Expansion in the Carboy

updated 03/17/2024

Last night I racked 4 liters of Cabernet Franc, as I needed topup for the barrel. The plan was to take a tasting sample from the barrel and the topup wine for comparison, topup the barrel, and put the remainder into 750 ml bottles for later topup. I use #3 silicon solid stoppers for the bottles.

Note: The wine in question is long past fermentation and has been degassed, and while the temperature in the cellar has seasonal changes, it doesn’t change rapidly, day to day.

All went according to plan. I filled four 750 ml bottles and inserted the #3 stoppers in the first two, leaving 1/4″ (0.6 cm) above the bottle rim. This is plenty for extraction.

The third one went nearly flush in the bottle, as the inside diameter of the bottle is apparently a bit larger. There is enough outside the bottle to extract it.

The fourth one was even larger inside, and I incautiously buried the stopper:


I considered my options:

  1. Use a corkpull. However, that will scar the outside of the stopper, destroying it.
  2. Use a corkscrew. If I don’t drive all the way through the stopper, it may still be useful.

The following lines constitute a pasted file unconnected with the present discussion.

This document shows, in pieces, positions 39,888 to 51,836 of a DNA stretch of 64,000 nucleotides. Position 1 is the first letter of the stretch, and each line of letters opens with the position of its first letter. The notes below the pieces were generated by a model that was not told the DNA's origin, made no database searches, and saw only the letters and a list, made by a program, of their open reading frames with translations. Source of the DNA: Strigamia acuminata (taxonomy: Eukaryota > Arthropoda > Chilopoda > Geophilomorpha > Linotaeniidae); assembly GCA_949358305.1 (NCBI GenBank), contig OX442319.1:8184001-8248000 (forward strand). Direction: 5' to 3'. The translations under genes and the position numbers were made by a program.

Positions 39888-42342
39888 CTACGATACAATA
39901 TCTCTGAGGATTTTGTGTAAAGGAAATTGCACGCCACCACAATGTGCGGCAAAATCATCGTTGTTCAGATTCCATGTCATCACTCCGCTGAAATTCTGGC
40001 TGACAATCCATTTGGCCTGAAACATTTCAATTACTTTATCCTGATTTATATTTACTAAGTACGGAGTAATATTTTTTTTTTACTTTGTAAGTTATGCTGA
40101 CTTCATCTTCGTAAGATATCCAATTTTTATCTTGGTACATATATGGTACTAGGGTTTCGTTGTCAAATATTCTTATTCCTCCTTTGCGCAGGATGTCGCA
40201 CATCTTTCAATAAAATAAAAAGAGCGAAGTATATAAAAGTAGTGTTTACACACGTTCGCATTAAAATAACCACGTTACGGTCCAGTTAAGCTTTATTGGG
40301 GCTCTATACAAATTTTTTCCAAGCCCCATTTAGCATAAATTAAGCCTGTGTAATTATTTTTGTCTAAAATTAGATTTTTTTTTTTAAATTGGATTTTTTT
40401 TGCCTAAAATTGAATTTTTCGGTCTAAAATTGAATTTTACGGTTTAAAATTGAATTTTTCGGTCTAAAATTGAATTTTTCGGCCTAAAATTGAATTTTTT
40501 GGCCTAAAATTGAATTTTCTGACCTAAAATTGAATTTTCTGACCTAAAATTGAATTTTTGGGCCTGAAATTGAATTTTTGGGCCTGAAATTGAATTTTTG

3. Use physics.

Upon reflection, I went with option #3.

There is a 10 degree F difference in temperature between my cellar and my kitchen. I put the bottle on the kitchen counter and left it for an hour.

The wine and air in the ullage warmed up, expanded, and blew the stopper out of the bottle. Problem solved!

Something to consider with bulk aging is the amount of headspace. I read advice where it’s recommended to fill the carboy to within an inch of the stopper. Unless the temperature and barometric pressure are very constant, this is a bad idea. Changes in either can cause the wine to expand and flow into the airlock or vented bung.

In the following photo, there was 1-1/4″ (3.2 cm) headspace two months (January) ago. Since that time the average temperature in the cellar has risen 4 degrees F, and now the wine is touching the stopper.

This wine needs racking, so I’ll lose some volume. But post racking, I’ll leave 2″ headspace, as we’re coming into summer months and the wine will expand more.

How much headspace is enough?

That depends on the container. There’s no “one size fits all” answer. For 19 and 23 liter carboys, I typically have 2″ to 3″ (5.0 to 7.6 cm) of headspace. For smaller containers, I will use 1″ to 2″ (2.5 to 5.0 cm). For 375 ml, 750 ml, and 1.5 liter bottles, I fill to the base of the neck (for Bordeaux style bottles) or whatever a filler tube leaves for space.

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